Nor is there merit to the respondent's assertion that neither this court nor a single justice may exert disciplinary authority over him because any legal advice he rendered involved a Federal immigration law matter rather than a State law issue. The issue before the single justice on the contempt petition, however, was whether the respondent rendered legal services in violation of the judgment of suspension. Matter of Kersey, 444 Mass. 65, 69 (2005) (attorney contesting validity of court order should appeal or seek reconsideration). Regardless of the specific topic of representation, on the record before her, the single justice was warranted in concluding that the respondent engaged in the unauthorized practice of law in the Commonwealth during the period of his suspension. See S.J.C. Rule 4:01, § 1(1), as amended, 430 Mass. 1319 (2000) ("Any lawyer or foreign legal consultant admitted to, or engaging in, the practice of law in this Commonwealth shall be subject to this court's exclusive disciplinary jurisdiction . . ."). See also Matter of Pomeroy, 21 Mass. Att'y Discipline Rep. 546 (2005) (suspension arising out of neglect of immigration cases); Bar Counsel v. Honore, 21 Mass. Att'y Discipline Rep. 341 (2005) (discipline imposed for misconduct "arising out of [attorney's] representation in an immigration matter"); Matter of Ryan-Webster, 18 Mass. Att'y Discipline Rep. 452 (2002), citing Matter of Ryan, 285 A.D.2d 281 (N.Y. 2001) (reciprocally disbarring attorney based on appearances filed with board of immigration appeals while under suspension, and failing to cooperate with investigation); Gadda v. Ashcroft, 377 F.3d 934, 939 (9th Cir. 2004) (Supreme Court of California had jurisdiction to discipline attorney for misconduct in Federal immigration matters; "federal law does not preempt the Supreme Court of California's authority to suspend or disbar attorneys admitted to practice in California state courts").

The remainder of the respondent's arguments primarily consist of conclusory assertions that the conduct alleged in the contempt petition did not violate the terms of his suspension. The respondent did not answer the petition, did not appear at the show cause hearing as ordered by the single justice, and did not submit any evidence challenging the affidavits submitted by bar counsel (from individuals who received legal advice from the respondent during the period of his suspension).[2] The single justice did not err in accepting the facts alleged in the uncontroverted affidavits, or in concluding that they established the respondent had engaged in the unauthorized practice of law.[3]

Judgment affirmed.

Michael G. Moore, pro se.

Terence M. Troyer, Assistant Bar Counsel.


FOOTNOTES:

[1] Also without merit is the respondent's claim that the single justice hearing the contempt petition should have recused herself, and should not have considered the contempt petition, because her earlier order of disbarment had been vacated. This argument, raised for the first time in the respondent's reply brief filed in this court, is unpreserved and unsubstantiated. The respondent did not file a motion in the county court seeking to have the single justice recuse herself, and the record does not support any claim that the judge had "a personal bias or prejudice concerning a party." S.J.C. Rule 3:09, Canon 3 (E) (1) (a), as appearing in 440 Mass. 1309 (2003).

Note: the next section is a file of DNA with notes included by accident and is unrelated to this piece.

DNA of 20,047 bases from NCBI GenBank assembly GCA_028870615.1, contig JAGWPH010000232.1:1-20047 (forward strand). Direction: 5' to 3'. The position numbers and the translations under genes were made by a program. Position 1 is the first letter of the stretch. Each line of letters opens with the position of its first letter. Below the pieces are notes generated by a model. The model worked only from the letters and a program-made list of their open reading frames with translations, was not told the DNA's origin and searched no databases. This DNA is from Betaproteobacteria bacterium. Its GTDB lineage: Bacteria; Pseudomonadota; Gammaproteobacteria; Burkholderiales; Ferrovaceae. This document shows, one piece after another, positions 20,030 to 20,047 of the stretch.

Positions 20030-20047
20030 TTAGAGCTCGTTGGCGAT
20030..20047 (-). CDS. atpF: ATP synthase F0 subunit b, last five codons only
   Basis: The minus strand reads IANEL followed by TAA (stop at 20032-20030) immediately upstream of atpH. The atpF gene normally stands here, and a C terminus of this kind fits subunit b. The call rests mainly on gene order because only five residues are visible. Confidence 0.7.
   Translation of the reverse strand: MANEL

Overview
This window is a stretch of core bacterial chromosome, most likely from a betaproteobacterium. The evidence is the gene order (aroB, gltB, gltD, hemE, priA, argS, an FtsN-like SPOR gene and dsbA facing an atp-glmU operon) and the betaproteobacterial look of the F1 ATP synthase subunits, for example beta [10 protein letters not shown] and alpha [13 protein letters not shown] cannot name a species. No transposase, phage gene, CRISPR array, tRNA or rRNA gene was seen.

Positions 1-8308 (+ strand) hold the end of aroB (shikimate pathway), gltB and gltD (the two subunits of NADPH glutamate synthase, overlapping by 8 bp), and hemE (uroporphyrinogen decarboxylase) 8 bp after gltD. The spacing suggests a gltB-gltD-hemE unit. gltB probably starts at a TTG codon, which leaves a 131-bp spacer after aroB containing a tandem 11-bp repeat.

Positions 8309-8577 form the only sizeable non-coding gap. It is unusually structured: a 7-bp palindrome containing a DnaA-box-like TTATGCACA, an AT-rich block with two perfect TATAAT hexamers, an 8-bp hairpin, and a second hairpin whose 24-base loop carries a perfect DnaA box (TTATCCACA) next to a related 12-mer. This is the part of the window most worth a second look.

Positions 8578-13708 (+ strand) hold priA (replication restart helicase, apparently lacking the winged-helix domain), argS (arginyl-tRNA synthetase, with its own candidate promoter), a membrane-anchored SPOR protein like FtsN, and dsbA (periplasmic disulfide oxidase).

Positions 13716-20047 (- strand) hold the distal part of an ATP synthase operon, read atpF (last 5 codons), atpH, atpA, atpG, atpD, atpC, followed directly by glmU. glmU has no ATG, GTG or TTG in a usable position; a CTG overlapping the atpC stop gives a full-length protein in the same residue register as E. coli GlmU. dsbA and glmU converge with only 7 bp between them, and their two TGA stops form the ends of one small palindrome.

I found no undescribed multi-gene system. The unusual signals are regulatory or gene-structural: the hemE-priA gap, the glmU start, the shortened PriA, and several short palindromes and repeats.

[2] Notwithstanding his failure to appear at the scheduled hearing, on appeal, the respondent contends that the single justice erred in denying his motion to dismiss and for summary judgment without a hearing, and that the contempt sanction was imposed without notice to him. The respondent, however, was given notice of the hearing prior to imposition of sanction, and he was afforded the opportunity to show cause why he should not be held in contempt. There is no showing that he was prejudiced by the lack of any other hearing.

[3] The respondent suggests that an attorney-client relationship does not arise in the absence of a "formal, mutual and dated service agreement with documentation of fees and retainer." While written agreements may be "preferabl[e]," e.g., Mass. R. Prof. C. 1.3, comment [3], 426 Mass. 1313 (1998), lack of a writing does not preclude a finding that an attorney-client relationship was formed. E.g., Mulhern v. Roach, 398 Mass. 18, 24 (1986) ("absence of a valid contingent fee agreement does not prevent an attorney from recovering the fair value of his or her services"); DeVaux v. American Home Assur. Co., 387 Mass. 814, 817 (1983) ("An attorney-client relationship need not rest on an express contract"). The respondent's assertion that the judgment of suspension permitted him represent existing clients beyond a limited winding-up period similarly is without merit.